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CVD Management during COVID-19

heart Lung

Dr Arun Kalyanasundaram, Chief, Division of Cardiology, Promed Hospital writes on how COVID-19 has assumed centre stage, while other health conditions particularly cardiovascular disease are sidelined and the precautions that heart patients need to take during a pandemic.

Patients who are infected with COVID-19 develop heart-related problems either de novo or as a complication of pre-existing cardiac disease. Even early on from patients in Wuhan, China, there have been reports of cardiac injury manifested by the release of cardiac troponin — a protein released in the blood by the injured heart muscle — and abnormalities on electrocardiograms and echocardiograms. Since then, other reports have affirmed that cardiac injury can be part of coronavirus-induced harm. Several reports as detailed clinical scenarios in which patients’ initial symptoms were cardiovascular rather than respiratory in nature. Personally, as an interventional cardiologist, I have dealt with a few patients whose presenting symptoms of COVID-19 was a heart attack.Dr Arun Kalyanasundaram

How does the coronavirus cause cardiac damage?

First and perhaps most importantly, people with pre-existing heart disease are at a greater risk for severe cardiovascular and respiratory complications from COVID-19.

Second, in people with existing heart-vessel blockages, infection, fever, and inflammation can destabilize previously asymptomatic fatty plaques inside the heart vessels. Also, fever and inflammation also render the blood more prone to clotting, while also interfering with the body’s ability to dissolve clots.

Third, some people may experience heart damage that is similar to heart attack injury even if their arteries lack the fatty, calcified flow-limiting blockages known to cause classic heart attacks. Such scenarios can occur when the heart muscle is starved for oxygen, triggered by a mismatch between oxygen supply and oxygen demand. The impaired gas exchange due to the affected lung can further diminish oxygen supply to the heart muscle.

Finally, there is a subset of people with COVID-19 — some of them previously healthy and with no underlying cardiac problems — who develop fulminant inflammation of the heart muscle known as ‘myocarditis’ as a result of the virus directly affecting the heart. This type of inflammation could lead to heart rhythm disturbances and cardiac muscle damage as well as interfere with the heart’s ability to pump blood optimally. The cardiac involvement in COVID-19 is yet another striking example of the widespread effects of inflammation on multiple organs and systems. Inflammation is a critical defense response during infection, but it has a dark side. Infections can set off a cascade of immune signals that affect various organs.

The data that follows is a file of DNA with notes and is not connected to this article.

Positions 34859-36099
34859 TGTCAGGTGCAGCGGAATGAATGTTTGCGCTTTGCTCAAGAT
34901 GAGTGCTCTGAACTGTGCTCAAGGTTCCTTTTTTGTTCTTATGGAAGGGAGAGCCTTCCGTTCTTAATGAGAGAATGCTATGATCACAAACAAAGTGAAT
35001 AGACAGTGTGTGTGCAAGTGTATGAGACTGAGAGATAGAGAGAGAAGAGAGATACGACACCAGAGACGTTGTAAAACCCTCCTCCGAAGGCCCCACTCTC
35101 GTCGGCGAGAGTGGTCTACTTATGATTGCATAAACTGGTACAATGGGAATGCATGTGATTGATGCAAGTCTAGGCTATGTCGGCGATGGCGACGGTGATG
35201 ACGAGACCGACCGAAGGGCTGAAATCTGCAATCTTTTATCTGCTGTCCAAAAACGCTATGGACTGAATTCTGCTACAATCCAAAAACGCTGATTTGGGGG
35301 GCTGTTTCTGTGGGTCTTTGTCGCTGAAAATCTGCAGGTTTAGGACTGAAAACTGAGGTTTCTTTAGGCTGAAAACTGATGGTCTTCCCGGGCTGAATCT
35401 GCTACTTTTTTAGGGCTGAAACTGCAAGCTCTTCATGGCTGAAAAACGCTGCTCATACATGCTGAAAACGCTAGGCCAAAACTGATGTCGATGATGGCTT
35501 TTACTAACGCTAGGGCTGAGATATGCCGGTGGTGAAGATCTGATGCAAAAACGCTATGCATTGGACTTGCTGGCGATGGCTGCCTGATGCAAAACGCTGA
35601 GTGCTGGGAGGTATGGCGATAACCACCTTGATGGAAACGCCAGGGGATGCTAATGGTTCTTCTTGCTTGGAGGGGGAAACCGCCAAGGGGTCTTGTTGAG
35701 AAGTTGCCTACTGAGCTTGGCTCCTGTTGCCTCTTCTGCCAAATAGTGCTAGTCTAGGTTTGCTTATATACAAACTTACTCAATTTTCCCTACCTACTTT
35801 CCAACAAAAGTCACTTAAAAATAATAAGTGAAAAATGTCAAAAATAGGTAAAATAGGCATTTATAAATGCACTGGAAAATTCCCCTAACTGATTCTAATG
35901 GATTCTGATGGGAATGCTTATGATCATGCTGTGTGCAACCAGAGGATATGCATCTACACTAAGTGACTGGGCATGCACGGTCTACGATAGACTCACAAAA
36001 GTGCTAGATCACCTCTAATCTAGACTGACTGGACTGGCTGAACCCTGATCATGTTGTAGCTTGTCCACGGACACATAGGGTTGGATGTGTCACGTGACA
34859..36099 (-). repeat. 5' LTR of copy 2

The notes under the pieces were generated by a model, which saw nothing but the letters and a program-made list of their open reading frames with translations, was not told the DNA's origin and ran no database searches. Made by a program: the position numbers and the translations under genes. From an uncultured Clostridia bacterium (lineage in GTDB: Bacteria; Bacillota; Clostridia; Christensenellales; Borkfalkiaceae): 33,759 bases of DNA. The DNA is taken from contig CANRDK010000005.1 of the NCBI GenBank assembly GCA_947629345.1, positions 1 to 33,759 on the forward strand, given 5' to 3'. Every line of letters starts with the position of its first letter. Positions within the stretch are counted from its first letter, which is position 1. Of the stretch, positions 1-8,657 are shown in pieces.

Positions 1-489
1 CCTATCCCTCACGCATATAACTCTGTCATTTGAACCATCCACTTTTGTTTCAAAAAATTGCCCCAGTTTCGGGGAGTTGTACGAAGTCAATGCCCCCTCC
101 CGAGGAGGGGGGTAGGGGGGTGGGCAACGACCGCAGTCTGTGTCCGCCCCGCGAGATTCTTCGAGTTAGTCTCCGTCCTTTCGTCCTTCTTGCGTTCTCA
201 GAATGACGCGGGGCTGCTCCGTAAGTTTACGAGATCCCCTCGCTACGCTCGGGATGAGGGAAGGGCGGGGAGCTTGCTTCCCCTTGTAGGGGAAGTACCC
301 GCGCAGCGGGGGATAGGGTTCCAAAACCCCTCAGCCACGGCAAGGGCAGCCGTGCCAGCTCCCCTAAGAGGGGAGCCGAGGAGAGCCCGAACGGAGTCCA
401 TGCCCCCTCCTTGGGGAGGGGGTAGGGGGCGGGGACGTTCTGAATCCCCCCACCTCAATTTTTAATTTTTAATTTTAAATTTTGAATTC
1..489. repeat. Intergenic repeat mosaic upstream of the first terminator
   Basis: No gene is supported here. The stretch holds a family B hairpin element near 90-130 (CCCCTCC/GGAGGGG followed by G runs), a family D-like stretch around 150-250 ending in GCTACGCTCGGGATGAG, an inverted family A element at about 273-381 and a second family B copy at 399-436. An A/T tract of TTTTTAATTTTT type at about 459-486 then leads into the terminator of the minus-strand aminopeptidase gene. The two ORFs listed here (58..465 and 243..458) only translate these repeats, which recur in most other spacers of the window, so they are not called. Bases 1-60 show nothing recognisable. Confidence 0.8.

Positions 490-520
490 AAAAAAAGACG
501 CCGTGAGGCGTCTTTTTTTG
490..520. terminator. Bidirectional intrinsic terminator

Also read: World Heart Day: Cardiovascular disease management amid Corona outbreak

There have been several patients who have had heart attacks in India due to the COVID-19 infection.

Patients not seeking care:

Preventive and regular check-ups have become infrequent due to patients’ fear of COVID-19 causing them to avoid hospitals. Secondly, logistical challenges such as health care workers and infrastructure being allocated to COVID-19 has sometimes made appropriate resource allocation to cardiac disease management a challenge.

So patients with cardiovascular disease, need to remember

  • Patients with heart disease are at higher risk for complications from COVID -19 and have a higher risk of death
  • Patients with heart disease should be extra careful and take all the precautions in order to try and not get infected in the first place.
  • All the precautions that we keep hearing about – social distancing, masks, and going outside only when absolutely essential is especially important in cardiac patients.
  • Even the hearts of healthy patients can be affected due to COVID-19
  • This can happen even after they have apparently ‘recovered’ – as part of the post-COVID sequel
  • The heart can be affected in a multitude of ways – heart attacks, inflammation of the heart, rhythm problems
  • ACE inhibitors should be continued in those patients who are on them
  • Some patients might benefit from blood thinners to prevent clot formation both during infection and even during the post-COVID phase.
  • Please stay in touch with your cardiologist (heart doctor) at least through a tele consult
  • Eat healthy, stay active, and don’t forget your medications!
  • Do not ignore symptoms such as chest pain, shortness of breath, or profound fatigue. Stay SAFE!

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